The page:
I saw that it is cruel and unjust to have no consideration for a brother's situation. If he is distressed, or poor, yet doing the best he can, allowance should be made for him, and even the full value of things he may purchase of the wealthy should not be exacted; but they should have bowels of compassion for him. God will approve of such kindly acts, and the doer will not lose his reward. But a fearful account stands against many Sabbathkeepers for close, covetous acts.
I was pointed back to a time when there were but few who listened to and embraced the truth. They had not much of this world's goods. The wants of the cause were divided among a very few. Then it was necessary for some to sell their houses and lands, and obtain cheaper to serve them as a shelter, or home, while their means were freely and generously lent to the Lord, to publish the truth, and to otherwise aid in advancing the cause of God. As I beheld these self-sacrificing ones, I saw that they had endured privation for the benefit of the cause. I saw an angel standing by them, pointing them upward, and saying: "Ye have bags in heaven! Ye have bags in heaven that wax not old! Endure unto the end, and great will be your reward."
God has been moving upon many hearts. The truth for
which a few sacrificed so much, in order to get it before others, has triumphed, and multitudes have laid hold of it. God in His providence has moved upon those who have means, and has brought them into the truth, that as His work increases, the wants of the cause may be met. Much means has been brought into the ranks of Sabbathkeepers, and I saw that at present God does not call for the houses His people need to live in, unless expensive houses are exchanged for cheaper ones. But if those who have an abundance do not hear His voice, cut loose from the world, and dispose of a portion of their property and lands, and sacrifice for God, He will pass them by, and call for those who are willing to do anything for Jesus, even to sell their homes to meet the wants of the cause. God will have freewill offerings. Those who give must esteem it a privilege to do so.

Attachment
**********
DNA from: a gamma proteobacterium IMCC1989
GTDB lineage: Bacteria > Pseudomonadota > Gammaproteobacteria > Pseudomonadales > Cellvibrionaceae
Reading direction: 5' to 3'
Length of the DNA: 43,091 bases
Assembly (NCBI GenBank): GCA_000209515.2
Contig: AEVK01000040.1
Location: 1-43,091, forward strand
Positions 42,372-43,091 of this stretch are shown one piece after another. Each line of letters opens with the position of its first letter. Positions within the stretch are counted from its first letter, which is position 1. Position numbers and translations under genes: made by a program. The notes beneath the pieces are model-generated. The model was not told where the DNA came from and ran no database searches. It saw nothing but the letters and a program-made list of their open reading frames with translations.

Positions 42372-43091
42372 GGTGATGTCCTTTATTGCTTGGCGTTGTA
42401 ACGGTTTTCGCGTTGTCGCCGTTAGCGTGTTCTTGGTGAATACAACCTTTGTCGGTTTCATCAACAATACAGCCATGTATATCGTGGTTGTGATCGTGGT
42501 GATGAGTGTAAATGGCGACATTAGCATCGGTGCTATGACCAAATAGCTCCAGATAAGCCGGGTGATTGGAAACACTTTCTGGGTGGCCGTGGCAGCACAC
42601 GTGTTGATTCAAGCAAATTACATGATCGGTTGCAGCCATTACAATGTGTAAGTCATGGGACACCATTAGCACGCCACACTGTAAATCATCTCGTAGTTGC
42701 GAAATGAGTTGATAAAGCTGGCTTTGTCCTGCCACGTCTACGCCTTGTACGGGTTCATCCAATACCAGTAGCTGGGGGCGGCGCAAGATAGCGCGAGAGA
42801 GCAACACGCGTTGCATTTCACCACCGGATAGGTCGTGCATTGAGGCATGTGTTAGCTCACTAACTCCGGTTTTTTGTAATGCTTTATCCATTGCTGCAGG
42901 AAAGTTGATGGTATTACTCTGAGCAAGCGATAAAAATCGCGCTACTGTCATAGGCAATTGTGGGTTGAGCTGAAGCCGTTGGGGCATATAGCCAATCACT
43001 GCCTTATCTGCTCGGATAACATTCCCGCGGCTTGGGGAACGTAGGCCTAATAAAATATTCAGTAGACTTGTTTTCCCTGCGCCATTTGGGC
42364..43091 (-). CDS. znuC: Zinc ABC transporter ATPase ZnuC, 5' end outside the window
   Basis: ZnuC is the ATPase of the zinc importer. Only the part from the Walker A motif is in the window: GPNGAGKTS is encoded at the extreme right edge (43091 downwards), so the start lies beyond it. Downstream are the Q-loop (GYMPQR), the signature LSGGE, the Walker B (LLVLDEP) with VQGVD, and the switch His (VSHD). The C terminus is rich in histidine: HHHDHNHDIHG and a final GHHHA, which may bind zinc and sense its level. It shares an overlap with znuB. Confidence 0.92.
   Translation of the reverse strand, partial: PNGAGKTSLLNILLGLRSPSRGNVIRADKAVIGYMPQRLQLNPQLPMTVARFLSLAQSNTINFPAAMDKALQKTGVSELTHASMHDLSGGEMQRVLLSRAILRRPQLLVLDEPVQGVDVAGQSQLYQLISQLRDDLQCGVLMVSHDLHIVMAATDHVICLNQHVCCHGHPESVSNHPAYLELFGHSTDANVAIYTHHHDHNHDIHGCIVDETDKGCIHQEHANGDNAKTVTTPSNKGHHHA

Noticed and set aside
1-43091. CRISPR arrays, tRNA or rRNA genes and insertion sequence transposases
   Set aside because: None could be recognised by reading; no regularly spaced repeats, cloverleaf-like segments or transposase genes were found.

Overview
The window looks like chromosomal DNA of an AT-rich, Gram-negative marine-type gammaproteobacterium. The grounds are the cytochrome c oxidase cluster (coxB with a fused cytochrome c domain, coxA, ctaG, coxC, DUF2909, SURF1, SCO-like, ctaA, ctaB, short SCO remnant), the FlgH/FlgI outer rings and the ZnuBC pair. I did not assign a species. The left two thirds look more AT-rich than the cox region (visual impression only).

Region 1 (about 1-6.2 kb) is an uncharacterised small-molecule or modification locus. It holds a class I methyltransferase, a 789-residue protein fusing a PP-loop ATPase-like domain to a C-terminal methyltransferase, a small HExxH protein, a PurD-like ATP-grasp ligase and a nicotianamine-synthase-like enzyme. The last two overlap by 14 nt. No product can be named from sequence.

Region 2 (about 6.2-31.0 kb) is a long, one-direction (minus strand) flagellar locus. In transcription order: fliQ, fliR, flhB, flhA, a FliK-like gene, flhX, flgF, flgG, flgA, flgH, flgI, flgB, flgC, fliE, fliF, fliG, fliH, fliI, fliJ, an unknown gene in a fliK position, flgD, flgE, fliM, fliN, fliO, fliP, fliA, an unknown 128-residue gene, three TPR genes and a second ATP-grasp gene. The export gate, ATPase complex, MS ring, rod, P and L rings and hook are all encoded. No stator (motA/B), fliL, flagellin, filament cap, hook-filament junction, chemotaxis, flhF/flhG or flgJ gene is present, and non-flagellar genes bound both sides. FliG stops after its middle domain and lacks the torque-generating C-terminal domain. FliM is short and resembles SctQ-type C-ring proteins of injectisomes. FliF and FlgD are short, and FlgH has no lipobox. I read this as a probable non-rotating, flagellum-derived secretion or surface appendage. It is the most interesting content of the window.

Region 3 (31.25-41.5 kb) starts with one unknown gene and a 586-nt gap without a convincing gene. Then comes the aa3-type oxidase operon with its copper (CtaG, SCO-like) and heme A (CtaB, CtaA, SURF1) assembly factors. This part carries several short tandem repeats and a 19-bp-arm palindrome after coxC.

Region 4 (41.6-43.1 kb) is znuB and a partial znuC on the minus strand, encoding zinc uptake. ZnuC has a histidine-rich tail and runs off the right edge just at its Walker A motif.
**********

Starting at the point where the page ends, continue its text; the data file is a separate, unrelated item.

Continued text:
Some give of their abundance, but yet they feel no lack. They do not particularly deny themselves of anything for the cause of Christ. They still have all that heart can wish. They give liberally and heartily. God regards it, and the action and motive are known and strictly marked by Him. They will not lose their reward. You who cannot bestow so liberally must not excuse yourselves because you cannot do as much as some others. Do what you can. Deny yourselves of some article that you can get along without, and sacrifice for the cause of God. Like the widow, cast in your two mites. You will actually give more than all those who give of their abundance; and you will know how sweet it is to deny self, to give to the needy, to sacrifice for the truth, and to lay up treasure in heaven.
I was shown that the young, especially young men, who profess the truth, have yet a lesson of self-denial to learn. If these made more sacrifice for the truth, they would esteem it more highly. It would affect their hearts, and purify their lives, and they would hold it more dear and sacred.
The young do not take the burden of the cause of God, or feel any responsibility in regard to it. Is it because God has excused them? Oh, no; they excuse themselves! They are eased, and others are burdened. They do not realize that they are not their own. Their strength, their time, is not their own. They are bought with a price. A dear sacrifice was made for them, and unless they possess the spirit of self-denial and sacrifice, they can never possess the immortal inheritance.